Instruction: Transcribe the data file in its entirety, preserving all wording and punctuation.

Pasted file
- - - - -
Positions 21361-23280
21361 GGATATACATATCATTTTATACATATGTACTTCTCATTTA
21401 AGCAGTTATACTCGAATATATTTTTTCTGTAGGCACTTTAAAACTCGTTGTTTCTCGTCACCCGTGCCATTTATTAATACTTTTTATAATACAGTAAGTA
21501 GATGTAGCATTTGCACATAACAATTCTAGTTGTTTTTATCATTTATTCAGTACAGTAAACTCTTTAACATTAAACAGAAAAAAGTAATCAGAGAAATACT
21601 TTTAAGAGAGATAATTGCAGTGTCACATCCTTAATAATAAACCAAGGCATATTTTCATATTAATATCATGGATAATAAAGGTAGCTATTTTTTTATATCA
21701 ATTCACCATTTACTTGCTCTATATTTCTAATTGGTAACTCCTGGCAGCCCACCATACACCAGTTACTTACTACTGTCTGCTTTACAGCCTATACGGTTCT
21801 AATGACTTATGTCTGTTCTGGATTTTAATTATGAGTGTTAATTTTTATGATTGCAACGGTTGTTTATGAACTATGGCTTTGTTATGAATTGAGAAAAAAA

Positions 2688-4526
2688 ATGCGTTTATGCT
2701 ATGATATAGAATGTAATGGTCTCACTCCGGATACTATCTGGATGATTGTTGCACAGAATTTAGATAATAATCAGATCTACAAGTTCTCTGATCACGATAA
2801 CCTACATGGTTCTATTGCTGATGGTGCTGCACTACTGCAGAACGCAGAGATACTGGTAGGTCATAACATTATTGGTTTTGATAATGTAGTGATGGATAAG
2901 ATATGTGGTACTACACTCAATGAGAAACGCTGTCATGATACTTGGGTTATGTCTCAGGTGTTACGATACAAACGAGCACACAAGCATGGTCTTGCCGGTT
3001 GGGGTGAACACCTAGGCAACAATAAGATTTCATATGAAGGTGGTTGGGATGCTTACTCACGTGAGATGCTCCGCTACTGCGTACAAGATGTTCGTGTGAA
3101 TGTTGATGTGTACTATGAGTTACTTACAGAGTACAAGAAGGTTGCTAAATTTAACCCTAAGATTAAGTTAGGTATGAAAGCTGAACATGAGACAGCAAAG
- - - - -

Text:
Positions 21361-23280
21361 GGATATACATATCATTTTATACATATGTACTTCTCATTTA
21401 AGCAGTTATACTCGAATATATTTTTTCTGTAGGCACTTTAAAACTCGTTGTTTCTCGTCACCCGTGCCATTTATTAATACTTTTTATAATACAGTAAGTA
21501 GATGTAGCATTTGCACATAACAATTCTAGTTGTTTTTATCATTTATTCAGTACAGTAAACTCTTTAACATTAAACAGAAAAAAGTAATCAGAGAAATACT
21601 TTTAAGAGAGATAATTGCAGTGTCACATCCTTAATAATAAACCAAGGCATATTTTCATATTAATATCATGGATAATAAAGGTAGCTATTTTTTTATATCA
21701 ATTCACCATTTACTTGCTCTATATTTCTAATTGGTAACTCCTGGCAGCCCACCATACACCAGTTACTTACTACTGTCTGCTTTACAGCCTATACGGTTCT
21801 AATGACTTATGTCTGTTCTGGATTTTAATTATGAGTGTTAATTTTTATGATTGCAACGGTTGTTTATGAACTATGGCTTTGTTATGAATTGAGAAAAAAA

Positions 2688-4526
2688 ATGCGTTTATGCT
2701 ATGATATAGAATGTAATGGTCTCACTCCGGATACTATCTGGATGATTGTTGCACAGAATTTAGATAATAATCAGATCTACAAGTTCTCTGATCACGATAA
2801 CCTACATGGTTCTATTGCTGATGGTGCTGCACTACTGCAGAACGCAGAGATACTGGTAGGTCATAACATTATTGGTTTTGATAATGTAGTGATGGATAAG
2901 ATATGTGGTACTACACTCAATGAGAAACGCTGTCATGATACTTGGGTTATGTCTCAGGTGTTACGATACAAACGAGCACACAAGCATGGTCTTGCCGGTT
3001 GGGGTGAACACCTAGGCAACAATAAGATTTCATATGAAGGTGGTTGGGATGCTTACTCACGTGAGATGCTCCGCTACTGCGTACAAGATGTTCGTGTGAA
3101 TGTTGATGTGTACTATGAGTTACTTACAGAGTACAAGAAGGTTGCTAAATTTAACCCTAAGATTAAGTTAGGTATGAAAGCTGAACATGAGACAGCAAAG